Once you’ve written a scene where you try out some of these ideas, bounce it off a Facebook friend or someone who lives in the area you’re writing about. You can give your story the flavor of another country or a region of the United States in a way that enhances the story and makes the characters unique, without overwhelming the reader.

© Norma Gail Thurston Holtman, March 30, 2015

About the author:
Norma Gail’s debut contemporary Christian romance, Land of My Dreams, set in Scotland and New Mexico released in April 2014. She has led weekly women’s Bible studies for 19 years. Her devotionals, poetry have appeared at ChristianDevotions.us, the Stitches Thru Time blog, and in “The Secret Place.” She is a member of American Christian Fiction Writers, FaithWriters, Romance Writers of America, and the New Mexico Christian Novelists. She is a former RN who lives in the mountains of New Mexico with her husband of 39 years. They have two adult children.

Connect with Norma:

Book Links:
Lighthouse Publishing of the Carolinas Bookstore: http://store.lpcbooks.com/product/land-of-my-dreams/

Monday, July 27, 2015

Weekly Windup: Comment to Win The Queen's Handmaid by Tracy L. Higley

Congratulations to Cathy Elliot who was the winner of Worth the Time by Laura Jackson!

If you are a winner, please contact us here with your address to claim your prize. 

This Week's Giveaway is:

The Queen's Handmaid by Tracy L. Higley

A jealous Egyptian queen. A lascivious Galilean governor. A beautiful servant girl. Theirs is a story of prophecy, self-discovery, and revelation.
The year is 39 BC. All of Alexandria awaits the arrival of Herod, the Galilean governor with his eye on the Judean kingship. The handmaid of Cleopatra, Queen of Egypt, receives a troubling visitfrom her aging mentor.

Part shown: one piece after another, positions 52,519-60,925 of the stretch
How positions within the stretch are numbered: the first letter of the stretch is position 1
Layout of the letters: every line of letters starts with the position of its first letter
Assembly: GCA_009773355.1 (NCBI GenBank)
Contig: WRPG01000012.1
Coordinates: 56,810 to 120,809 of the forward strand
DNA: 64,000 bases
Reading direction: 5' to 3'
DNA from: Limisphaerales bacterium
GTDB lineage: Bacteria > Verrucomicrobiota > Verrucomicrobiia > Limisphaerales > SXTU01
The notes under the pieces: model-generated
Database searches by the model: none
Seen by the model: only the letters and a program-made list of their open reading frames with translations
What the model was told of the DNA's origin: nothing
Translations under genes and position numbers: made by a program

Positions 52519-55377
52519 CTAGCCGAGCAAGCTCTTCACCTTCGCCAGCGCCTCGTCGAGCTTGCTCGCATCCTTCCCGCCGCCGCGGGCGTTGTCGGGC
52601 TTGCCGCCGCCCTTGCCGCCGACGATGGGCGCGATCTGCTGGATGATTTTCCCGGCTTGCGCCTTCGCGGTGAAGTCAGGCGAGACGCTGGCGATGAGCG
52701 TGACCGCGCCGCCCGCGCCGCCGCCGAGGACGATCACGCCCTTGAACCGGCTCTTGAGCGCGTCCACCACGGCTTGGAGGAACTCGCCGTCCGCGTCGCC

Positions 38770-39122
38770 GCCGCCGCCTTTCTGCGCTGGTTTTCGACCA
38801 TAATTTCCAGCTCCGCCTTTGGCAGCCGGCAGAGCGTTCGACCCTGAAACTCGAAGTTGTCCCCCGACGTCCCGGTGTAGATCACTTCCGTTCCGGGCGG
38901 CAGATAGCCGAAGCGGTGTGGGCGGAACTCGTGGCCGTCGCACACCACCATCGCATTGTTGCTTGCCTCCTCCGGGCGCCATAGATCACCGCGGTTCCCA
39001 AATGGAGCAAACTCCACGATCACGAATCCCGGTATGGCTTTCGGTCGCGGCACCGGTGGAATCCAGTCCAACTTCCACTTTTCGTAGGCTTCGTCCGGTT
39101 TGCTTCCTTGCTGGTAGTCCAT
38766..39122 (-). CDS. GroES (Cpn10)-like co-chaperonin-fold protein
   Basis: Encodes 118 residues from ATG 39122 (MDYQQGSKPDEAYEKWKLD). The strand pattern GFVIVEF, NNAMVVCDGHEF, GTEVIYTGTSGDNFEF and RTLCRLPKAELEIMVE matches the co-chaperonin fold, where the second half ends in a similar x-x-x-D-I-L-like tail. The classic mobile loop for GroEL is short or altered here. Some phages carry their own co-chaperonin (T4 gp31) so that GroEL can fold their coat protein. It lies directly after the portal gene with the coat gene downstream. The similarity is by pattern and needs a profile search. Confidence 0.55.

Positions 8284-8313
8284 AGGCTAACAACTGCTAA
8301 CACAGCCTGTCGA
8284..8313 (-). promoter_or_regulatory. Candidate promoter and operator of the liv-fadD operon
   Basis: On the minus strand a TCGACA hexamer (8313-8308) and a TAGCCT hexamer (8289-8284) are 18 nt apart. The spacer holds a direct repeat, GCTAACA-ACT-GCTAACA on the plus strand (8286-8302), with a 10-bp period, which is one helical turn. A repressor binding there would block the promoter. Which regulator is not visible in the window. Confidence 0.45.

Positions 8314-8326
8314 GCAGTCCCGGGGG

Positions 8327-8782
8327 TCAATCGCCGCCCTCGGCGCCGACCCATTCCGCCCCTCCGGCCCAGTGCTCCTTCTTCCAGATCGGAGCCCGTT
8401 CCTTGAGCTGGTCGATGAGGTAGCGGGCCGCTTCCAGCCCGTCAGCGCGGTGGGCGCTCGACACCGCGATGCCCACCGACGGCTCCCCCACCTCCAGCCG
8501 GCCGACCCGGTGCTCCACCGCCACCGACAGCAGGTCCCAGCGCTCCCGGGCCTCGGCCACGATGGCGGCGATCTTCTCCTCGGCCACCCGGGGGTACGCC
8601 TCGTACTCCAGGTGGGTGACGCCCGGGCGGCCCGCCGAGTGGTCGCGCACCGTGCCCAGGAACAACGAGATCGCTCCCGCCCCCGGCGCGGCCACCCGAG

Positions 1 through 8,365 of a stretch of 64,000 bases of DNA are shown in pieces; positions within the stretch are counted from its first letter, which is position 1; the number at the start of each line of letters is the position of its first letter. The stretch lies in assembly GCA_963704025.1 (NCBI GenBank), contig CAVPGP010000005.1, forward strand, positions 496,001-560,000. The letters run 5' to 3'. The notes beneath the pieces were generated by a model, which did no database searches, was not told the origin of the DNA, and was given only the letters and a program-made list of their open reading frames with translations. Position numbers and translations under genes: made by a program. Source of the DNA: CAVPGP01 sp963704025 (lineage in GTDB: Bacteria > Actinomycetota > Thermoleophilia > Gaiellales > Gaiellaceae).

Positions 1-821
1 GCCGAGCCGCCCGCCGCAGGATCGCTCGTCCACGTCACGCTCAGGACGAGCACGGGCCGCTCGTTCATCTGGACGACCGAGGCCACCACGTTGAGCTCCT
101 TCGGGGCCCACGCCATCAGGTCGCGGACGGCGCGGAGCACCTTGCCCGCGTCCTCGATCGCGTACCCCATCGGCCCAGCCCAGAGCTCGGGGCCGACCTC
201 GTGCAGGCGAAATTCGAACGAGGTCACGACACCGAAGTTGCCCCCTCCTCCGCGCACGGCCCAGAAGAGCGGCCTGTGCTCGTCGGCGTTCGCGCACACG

An orphan since birth, Lydia lives in the palace at the demand of Cleopatra and her royal child, the son of Julius Caesar. But Lydia has a growing problem on her hands: her beauty is becoming a liability to the aging queen, and the visiting Herod’s undisguised interest only makes matters worse.
When Lydia’s mentor is murdered, the handmaid inherits a daunting task. An ancient set of sealed scrolls, the secret writings of the prophet Daniel, must be returned to Jerusalem—before those who killed her mentor destroy the scrolls as well. The future of the Israelites depends on it. So Lydia leaves the palace to serve as lady’s maid to Herod’s wife in the Holy City.

Special thanks to Linda Matchett for volunteering this giveaway! 

This giveaway runs through August 9th. Comment on any post between now and then to enter, and remember, the more comments you make, the more entries you earn!

    Winners will be announced in the Weekly Wind-up.

  Coming up this week:

Monday: Devotion by Jodie Wolfe
Tuesday: Distinctive Speech Patterns for Your Character by Norma Gail
Wednesday: Musical Chairs with Amber Schamel
Thursday: A Rancher Takes a Cook by Crystal Barnes
Friday: Heidi Main reviews Jodie Bailey's Smoke Screen
Saturday: An interview with a character from Jodie Bailey's Smoke Screen

We look forward to hanging out with you this week!

 Check out our Prizes Galore Page to see all our giveaways.

Sweep Away the Dirt

Psalm 51:10 "Create in me a pure heart, O God, and renew a steadfast spirit within me."

 Photo courtesy of pixabay.com
Today I finally got around to doing a job that I have been putting off for months - cleaning off the front porch. Somehow it had become an extra storeroom - trashcans, flower pots, dead flowers in pots, bows and arrows, bubble pipe, seeds that were drying out, some chairs that need fixing, etc. Those were just the big items. Then there was the accumulation of dirt, twigs, stones, grass, and leaves.

I had my sons help move the various objects to their "home". After removing all the objects I was able to see all the dirt and debris that had collected on the porch - more than I realized. I picked up the obvious trash and threw it away and then started sweeping the porch clean. When the task was completed I felt a sense of satisfaction and renewal in some way.

I was reminded of the "dirt" that can daily store up in our lives. Unkind words spoken, an attitude, responding in anger or frustration, not taking the time to listen to a child, spouse or friend... I realized how important it is to daily go to God and ask him to clean out the dirt and cobwebs that are in my heart. I pray each day Lord that you show me the need to start fresh and pure.

When's the last time you did some 'sweeping'?

 Originally posted on Digging For Pearls Blog - 9/25/07
Digging For Pearls A.K.A. Jodie Wolfe
Jodie's Website